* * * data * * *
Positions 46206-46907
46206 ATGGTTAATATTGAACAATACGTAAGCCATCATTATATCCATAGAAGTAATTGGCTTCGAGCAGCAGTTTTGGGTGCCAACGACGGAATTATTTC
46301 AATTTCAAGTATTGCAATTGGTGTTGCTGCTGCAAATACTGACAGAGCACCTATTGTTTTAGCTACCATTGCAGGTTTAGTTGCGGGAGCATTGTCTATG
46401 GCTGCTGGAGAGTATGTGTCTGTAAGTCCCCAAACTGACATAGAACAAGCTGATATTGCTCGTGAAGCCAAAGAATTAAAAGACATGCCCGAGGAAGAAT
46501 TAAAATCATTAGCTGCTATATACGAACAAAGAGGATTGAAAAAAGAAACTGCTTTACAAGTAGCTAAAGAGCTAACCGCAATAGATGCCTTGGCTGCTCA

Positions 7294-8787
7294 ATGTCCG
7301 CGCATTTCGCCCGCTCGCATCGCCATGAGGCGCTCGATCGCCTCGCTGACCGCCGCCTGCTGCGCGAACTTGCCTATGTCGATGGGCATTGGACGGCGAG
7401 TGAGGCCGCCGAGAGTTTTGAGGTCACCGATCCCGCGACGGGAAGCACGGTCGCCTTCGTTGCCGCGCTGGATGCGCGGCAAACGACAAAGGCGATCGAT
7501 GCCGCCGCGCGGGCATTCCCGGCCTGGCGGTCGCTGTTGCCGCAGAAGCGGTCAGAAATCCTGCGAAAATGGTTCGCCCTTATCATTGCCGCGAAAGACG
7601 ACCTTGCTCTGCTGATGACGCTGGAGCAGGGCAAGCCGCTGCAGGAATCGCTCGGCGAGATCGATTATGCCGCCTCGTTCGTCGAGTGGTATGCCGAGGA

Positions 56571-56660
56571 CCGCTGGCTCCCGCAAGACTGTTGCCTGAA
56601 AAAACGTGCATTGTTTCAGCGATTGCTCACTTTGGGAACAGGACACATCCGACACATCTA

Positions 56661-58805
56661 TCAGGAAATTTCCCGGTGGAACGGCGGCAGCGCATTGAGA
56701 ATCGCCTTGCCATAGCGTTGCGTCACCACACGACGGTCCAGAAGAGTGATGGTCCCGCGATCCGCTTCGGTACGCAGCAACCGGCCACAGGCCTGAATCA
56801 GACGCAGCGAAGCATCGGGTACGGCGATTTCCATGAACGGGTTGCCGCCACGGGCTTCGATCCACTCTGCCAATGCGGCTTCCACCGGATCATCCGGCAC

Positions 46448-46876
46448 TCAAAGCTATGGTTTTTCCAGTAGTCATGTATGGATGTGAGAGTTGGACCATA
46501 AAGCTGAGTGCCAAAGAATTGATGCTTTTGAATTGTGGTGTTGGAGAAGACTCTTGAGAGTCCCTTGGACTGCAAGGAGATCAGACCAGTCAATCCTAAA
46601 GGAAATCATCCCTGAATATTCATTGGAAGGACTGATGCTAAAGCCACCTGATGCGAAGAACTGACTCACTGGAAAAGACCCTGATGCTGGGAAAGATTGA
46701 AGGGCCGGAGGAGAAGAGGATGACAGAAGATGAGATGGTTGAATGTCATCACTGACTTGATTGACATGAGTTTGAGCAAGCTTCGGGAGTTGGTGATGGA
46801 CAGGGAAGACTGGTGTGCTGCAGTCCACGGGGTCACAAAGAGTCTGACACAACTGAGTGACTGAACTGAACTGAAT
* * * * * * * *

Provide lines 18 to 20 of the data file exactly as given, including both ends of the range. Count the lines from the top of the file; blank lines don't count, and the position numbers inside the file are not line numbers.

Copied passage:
56801 GACGCAGCGAAGCATCGGGTACGGCGATTTCCATGAACGGGTTGCCGCCACGGGCTTCGATCCACTCTGCCAATGCGGCTTCCACCGGATCATCCGGCAC

Positions 46448-46876
46448 TCAAAGCTATGGTTTTTCCAGTAGTCATGTATGGATGTGAGAGTTGGACCATA